ND Energy Leaders Hope To Move Oil Transportation Away from Trucks | VideoMichelle San Miguel | 11/29/2011
Fewer trucks will eventually be spotted around oil country. As the state reaches production levels of about half a million barrels of oil a day, the means to move that oil needs to keep pace, too.
"In order to keep our roadways safe, in order to make sure we can move our crude oil production during wet spring conditions, during winter blizzards, if we can get that crude oil put into a pipeline, it`s a safe method," said Justin Kringstad, North Dakota pipeline authority director.
Kringstad says pipelines are the cheapest and safest method of moving oil. 75 percent of the state`s oil is transported to market by truck; the other 25 percent is moved by pipeline and rail systems. But Kringstad says that`s quickly changing.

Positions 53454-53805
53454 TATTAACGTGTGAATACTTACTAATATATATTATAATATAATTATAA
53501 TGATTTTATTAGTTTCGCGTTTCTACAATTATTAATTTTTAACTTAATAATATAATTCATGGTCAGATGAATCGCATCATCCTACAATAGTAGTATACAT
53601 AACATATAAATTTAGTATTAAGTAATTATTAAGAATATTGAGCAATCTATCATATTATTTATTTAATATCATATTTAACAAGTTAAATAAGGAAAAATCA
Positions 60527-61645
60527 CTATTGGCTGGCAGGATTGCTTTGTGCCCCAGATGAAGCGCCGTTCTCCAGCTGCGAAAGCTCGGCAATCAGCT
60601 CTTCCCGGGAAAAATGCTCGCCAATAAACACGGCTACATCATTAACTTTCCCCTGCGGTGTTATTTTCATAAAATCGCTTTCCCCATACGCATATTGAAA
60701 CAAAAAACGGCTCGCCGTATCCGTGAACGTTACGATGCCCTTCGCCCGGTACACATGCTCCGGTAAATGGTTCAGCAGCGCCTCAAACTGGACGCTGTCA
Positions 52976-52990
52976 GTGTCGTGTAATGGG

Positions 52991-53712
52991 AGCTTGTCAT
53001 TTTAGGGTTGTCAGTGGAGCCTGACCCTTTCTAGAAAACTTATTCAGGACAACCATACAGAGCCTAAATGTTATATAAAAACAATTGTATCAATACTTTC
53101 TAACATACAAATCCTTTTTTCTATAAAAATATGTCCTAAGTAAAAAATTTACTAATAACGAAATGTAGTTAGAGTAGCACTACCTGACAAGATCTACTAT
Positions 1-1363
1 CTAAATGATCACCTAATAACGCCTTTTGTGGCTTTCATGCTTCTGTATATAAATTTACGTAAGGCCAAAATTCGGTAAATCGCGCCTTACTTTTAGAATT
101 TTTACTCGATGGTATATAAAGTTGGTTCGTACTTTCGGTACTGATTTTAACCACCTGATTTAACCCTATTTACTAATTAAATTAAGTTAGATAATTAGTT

Kringstad said, "The challenge that the pipeline industry is facing is understanding how large this play is gonna get in the coming years.
But the oil industry knows it`s growing, which is why in the next year, five more rail locations will be added to move oil out of North Dakota.
But with more oil comes a bigger need to process and refine it. And with only one refinery in the state, Dakota Oil Processing feels the need to add its own. That`s why it`s finalizing plans to build one by Williston that would refine about 20,000 barrels of diesel a day.
"We want to make sure that the oil stays in the state, if possible. Right now we`re paying transportation both ways. We`re sending the oil from the Houston area, we`re paying for that. We`re paying for the diesel coming back. Therefore, we`re paying twice," said Dakota Oil Processing Operations Director Mel Falcon.
Plans for the refinery still need to be approved by the state, but Falcon`s hopeful that it will.
The amount of oil transported out of North Dakota by pipeline is expected to more than double by 2015.